Meanwhile Here at Home, Democrats Continue to Try to Run Down Economy With ‘Baseless Rhetoric’ as Trump Works on Debt Ceiling Agreement
PHILADELPHIA—News broke this morning that Boris Johnson had won the race to succeed Theresa May as the British Prime Minister. And nationally syndicated host and biblical investing authority Dan Celia says Johnson’s election could have a “huge impact across the global markets and the geopolitical landscape.”
“The former foreign secretary and mayor of London has swept the Conservative Party leadership and will likely be in office by Wednesday,” Celia said. “Of course, the question is: Could he continue on this road of leaving the EU without any deal? Some are thinking this could be a mistake, while closely watching how his cabinet is made up. Either way, I believe we will continue to see a good relationship between the U.K. and the U.S. administration. It will be interesting to see how the U.K. reacts to the oil tanker crisis with Iran by the end of the week.”
Amid the turmoil in the public markets and the staggering macroeconomic environment, it should come as no surprise that the private markets are also struggling. In fact, there are some important links between private equity and the current economic environment. A closer look at PE reveals that the industry often serves as a leading indicator Read More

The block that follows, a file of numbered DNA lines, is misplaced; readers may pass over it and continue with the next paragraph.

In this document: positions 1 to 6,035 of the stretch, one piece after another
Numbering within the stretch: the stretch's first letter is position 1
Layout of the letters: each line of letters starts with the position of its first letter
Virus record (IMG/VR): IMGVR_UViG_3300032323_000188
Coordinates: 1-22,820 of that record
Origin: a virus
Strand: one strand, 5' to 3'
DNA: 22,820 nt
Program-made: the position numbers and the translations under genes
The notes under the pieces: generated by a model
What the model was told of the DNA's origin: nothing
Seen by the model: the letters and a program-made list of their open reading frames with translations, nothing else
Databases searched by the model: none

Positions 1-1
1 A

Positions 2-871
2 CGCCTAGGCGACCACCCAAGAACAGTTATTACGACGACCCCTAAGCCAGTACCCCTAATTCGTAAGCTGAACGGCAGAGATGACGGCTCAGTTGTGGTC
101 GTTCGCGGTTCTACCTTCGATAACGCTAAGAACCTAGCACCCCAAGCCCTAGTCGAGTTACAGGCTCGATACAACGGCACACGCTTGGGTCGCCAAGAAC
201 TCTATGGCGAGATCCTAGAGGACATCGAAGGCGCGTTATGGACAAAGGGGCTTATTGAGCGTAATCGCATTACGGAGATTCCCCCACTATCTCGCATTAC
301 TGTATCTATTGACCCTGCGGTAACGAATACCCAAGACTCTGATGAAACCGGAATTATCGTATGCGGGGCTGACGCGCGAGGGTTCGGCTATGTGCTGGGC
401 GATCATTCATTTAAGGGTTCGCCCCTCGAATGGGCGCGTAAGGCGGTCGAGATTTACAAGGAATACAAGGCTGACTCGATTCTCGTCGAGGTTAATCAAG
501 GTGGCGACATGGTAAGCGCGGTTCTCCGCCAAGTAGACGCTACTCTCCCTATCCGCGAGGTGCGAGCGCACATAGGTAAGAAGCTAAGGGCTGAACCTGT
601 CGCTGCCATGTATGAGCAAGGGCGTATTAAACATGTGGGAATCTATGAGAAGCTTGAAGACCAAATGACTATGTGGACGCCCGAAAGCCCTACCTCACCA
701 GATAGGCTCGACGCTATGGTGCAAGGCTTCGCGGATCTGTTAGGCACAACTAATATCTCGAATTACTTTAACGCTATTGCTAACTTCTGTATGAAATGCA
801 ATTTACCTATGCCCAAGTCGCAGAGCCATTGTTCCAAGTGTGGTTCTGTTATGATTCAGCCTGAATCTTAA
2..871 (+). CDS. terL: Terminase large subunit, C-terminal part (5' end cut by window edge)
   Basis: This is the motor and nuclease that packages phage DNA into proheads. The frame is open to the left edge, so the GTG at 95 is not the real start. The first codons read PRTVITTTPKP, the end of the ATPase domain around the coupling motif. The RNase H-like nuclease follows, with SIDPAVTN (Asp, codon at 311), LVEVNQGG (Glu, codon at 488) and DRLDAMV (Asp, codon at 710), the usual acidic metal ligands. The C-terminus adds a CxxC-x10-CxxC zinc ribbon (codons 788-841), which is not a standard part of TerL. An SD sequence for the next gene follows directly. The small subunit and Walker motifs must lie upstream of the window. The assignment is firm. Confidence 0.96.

Here in the U.S., Celia added, Democrat presidential hopeful Elizabeth Warren is warning the nation of a coming economic crisis, citing consumer debt, corporate debt and manufacturing recession.
“We are seeing more clueless untrue rhetoric coming out of the Democrats,” Celia added, “and all we can hope for is that the Democrats continue to try to run down this economy with baseless rhetoric. Obviously, this is a good thing for Republicans, as the American people know better than anyone that the economy remains strong. Along those lines, President Trump has reached a two-year debt ceiling agreement. Wait a minute—a debt ceiling and spending agreement with Congress? It’s expected to be voted on soon, but the biggest problem is that the spending will continue to roll on, and I believe there’s still a bit too much dependence upon growth taking care of our national debt problem.”
Celia discusses these and other global and economic headlines on his daily, three-hour “Financial Issues” program, heard on about more than 650 radio stations and several television networks nationwide.
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